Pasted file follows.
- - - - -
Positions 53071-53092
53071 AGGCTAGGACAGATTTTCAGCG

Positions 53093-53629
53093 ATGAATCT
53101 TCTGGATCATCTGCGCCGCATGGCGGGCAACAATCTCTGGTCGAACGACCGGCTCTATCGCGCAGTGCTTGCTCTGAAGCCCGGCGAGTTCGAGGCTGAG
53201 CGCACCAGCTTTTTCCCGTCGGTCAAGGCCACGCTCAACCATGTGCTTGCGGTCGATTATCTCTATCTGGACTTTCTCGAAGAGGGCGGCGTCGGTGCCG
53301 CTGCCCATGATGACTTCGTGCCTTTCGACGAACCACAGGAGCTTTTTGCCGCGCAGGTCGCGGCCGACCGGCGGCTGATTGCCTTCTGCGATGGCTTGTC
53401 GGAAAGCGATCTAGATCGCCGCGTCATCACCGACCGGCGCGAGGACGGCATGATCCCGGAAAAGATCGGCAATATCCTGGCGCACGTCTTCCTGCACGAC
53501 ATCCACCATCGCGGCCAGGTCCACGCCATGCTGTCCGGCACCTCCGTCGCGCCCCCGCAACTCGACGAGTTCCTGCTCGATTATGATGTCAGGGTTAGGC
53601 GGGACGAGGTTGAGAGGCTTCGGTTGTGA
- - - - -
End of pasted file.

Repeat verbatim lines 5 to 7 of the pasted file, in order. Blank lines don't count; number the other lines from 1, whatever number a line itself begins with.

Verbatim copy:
53101 TCTGGATCATCTGCGCCGCATGGCGGGCAACAATCTCTGGTCGAACGACCGGCTCTATCGCGCAGTGCTTGCTCTGAAGCCCGGCGAGTTCGAGGCTGAG
53201 CGCACCAGCTTTTTCCCGTCGGTCAAGGCCACGCTCAACCATGTGCTTGCGGTCGATTATCTCTATCTGGACTTTCTCGAAGAGGGCGGCGTCGGTGCCG
53301 CTGCCCATGATGACTTCGTGCCTTTCGACGAACCACAGGAGCTTTTTGCCGCGCAGGTCGCGGCCGACCGGCGGCTGATTGCCTTCTGCGATGGCTTGTC